We were traveling down an undisclosed section of the Wacissa River.  Robert Daniels, the retired Florida Fish and Wildlife game warden who transported us in his jon boat, thought our hosts should have been less explicit in describing their location.  He preferred to say “the Aucilla River basin” on camera.  He was taking us to an archeological site being excavated under the clear water of the river, and he’s fiercely protective of the watershed’s sites.  There are dozens of them in the spring-fed Wacissa and black water Aucilla, many of which, along with other Florida sites, are challenging notions about early human settlement in North America.  Robert worries about looters, and it’s a legitimate concern.  He caught his fair share of them while working with FWC. Continue reading

Canoeing the Aucilla: A Red Hills River Steeped in History

Video: We travel down the Aucilla River, the eastern boundary of the Red Hills region, the dark water of which preserves some of the nation’s oldest archeological sites. It’s also a challenging kayak and canoe trail.

Rob Diaz de Villegas WFSU-TV

Until paddling the Aucilla River during the production of this video, I had never had to portage on a river.  For non-paddlers, portage is when you take your canoe or kayak out of the water to navigate around an obstacle.  And on that day, there were plenty of obstacles.  The Aucilla River Paddling Trail Guide recommends the river be paddled by those with intermediate to advanced skills.  Fallen trees and river bends, sometimes in a tricky proximity, had us pivoting at sharp angles.  This was less of a challenge for the three kayakers on our trip, but David Ward and I each ferried a photographer on heavier canoes.  If you’re looking for a Florida river on which to peacefully coast, this isn’t it.  This is a more adventurous river; and one with thousands of years of human usage. Continue reading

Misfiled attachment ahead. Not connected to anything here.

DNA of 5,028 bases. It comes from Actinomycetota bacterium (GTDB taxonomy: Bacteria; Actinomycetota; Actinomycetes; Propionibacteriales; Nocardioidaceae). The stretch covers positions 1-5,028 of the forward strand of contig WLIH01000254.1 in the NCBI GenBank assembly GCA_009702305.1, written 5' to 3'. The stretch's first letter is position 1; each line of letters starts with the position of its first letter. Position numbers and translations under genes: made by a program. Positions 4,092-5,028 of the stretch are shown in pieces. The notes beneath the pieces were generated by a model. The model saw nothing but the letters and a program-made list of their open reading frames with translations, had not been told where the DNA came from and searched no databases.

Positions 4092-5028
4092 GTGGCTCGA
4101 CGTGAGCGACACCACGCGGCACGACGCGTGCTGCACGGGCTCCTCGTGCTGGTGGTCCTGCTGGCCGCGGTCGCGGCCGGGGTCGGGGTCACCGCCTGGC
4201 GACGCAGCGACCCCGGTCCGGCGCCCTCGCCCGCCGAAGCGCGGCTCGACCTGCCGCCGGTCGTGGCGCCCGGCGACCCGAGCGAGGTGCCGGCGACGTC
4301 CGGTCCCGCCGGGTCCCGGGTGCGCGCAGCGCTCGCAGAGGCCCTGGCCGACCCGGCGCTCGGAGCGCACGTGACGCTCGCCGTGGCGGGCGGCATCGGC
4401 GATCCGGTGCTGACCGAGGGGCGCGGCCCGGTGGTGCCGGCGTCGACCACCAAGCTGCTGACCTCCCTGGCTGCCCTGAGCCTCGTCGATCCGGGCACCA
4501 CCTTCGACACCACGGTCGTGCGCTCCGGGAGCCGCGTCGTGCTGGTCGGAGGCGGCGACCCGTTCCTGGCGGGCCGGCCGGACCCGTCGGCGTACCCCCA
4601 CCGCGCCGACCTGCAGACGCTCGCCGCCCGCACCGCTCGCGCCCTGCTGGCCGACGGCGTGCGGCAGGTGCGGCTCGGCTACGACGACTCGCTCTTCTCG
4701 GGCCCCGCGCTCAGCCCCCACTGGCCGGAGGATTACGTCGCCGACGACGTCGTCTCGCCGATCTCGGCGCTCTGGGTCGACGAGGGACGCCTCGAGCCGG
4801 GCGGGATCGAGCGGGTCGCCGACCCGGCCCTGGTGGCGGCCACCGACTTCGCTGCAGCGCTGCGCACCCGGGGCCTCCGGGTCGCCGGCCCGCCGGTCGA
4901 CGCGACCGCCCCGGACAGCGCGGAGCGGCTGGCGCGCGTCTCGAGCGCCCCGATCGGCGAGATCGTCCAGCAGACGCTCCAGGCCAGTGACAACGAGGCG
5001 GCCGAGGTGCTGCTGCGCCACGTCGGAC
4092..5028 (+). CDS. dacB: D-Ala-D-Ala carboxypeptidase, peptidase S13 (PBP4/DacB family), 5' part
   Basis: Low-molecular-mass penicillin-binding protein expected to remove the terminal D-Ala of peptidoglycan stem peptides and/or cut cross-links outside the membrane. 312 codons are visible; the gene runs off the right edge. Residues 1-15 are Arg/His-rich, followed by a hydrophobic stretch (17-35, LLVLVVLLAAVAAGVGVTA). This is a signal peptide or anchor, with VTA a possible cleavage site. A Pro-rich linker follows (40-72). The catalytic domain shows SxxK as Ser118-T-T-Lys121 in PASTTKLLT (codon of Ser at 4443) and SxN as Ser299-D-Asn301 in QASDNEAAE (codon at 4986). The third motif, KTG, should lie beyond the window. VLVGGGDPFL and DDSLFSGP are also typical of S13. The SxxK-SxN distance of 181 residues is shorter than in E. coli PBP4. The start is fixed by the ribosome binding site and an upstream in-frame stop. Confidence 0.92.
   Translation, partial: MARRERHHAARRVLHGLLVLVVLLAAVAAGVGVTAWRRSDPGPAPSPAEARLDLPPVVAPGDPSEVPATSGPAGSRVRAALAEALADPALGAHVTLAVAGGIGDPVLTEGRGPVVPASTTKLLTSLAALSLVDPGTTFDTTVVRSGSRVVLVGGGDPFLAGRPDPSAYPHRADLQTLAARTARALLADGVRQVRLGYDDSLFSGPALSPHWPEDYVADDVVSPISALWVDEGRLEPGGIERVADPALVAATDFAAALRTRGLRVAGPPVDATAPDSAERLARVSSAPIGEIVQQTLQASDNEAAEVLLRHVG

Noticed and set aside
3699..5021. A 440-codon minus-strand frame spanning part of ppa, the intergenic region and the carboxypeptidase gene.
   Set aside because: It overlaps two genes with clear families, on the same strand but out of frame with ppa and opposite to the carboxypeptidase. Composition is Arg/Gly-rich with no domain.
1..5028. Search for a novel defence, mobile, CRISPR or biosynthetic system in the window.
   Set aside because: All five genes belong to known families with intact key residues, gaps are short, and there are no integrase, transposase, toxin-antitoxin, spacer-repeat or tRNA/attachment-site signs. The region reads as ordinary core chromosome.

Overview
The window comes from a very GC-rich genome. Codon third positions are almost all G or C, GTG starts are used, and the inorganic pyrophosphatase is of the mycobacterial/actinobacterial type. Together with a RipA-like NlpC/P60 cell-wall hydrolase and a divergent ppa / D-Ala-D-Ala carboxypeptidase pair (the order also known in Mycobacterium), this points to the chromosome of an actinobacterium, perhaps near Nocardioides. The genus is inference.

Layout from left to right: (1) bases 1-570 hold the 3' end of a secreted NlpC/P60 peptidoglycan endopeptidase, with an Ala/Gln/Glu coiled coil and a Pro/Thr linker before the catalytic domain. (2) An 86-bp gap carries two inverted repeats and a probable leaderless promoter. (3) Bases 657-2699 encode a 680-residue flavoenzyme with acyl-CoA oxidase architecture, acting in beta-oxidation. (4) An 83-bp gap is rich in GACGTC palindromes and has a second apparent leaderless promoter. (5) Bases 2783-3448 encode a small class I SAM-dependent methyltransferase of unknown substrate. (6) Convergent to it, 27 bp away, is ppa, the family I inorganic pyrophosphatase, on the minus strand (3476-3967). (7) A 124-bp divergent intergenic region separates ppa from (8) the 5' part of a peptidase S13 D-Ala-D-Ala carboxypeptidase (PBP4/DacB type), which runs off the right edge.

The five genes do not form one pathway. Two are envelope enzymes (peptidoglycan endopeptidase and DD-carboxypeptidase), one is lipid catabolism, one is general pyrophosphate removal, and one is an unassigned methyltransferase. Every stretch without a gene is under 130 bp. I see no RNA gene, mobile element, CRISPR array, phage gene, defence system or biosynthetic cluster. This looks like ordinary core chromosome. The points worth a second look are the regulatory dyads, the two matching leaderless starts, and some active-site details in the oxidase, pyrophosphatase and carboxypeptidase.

Turtle seen on Slave Canal, Florida kayaking trip.

Paleo River Adventure on Slave Canal

Rob Diaz de Villegas WFSU-TV

Video: Slave Canal EcoAdventure

Much like Slave Canal connects the Aucilla and Wacissa Rivers, this post serves as a bridge between our oyster reef and salt marsh videos (not that we’re done talking about Apalachicola by a long shot).  One of my favorite things on this blog is when we can make connections between rivers and the coast.  Of course, rivers provide much needed nutrients and fresh water to the estuarine ecosystems I just mentioned.  But to the many cultures that predate european settlement of our area, they served as the equivalent of Woodville or Crawfordville Highway.  It’s how they got to their Forgotten Coast seafood.
Old Growth Cypress Tree off of Slave Canal

An old growth Cypress tree fortunate not to have been logged. Judging from the size of its base, Joe Davis estimates that it could be as much as 1,000 years old.

Slave Canal is one of those places I started hearing about a lot when we started doing our EcoAdventure videos.  As soon as you get into the braided channels of the lower Wacissa, it’s easy to see why it’s one of the popular river expeditions in north Florida.  You’re paddling in a canopied river swamp where people have been paddling for several thousand years.  And minus some old growth cypress trees that have been logged in the last century or so, it looks much the same as it did when various native groups made use of the waterway to make seafood runs to the coast.  But it doesn’t look quite as it did when people first got there.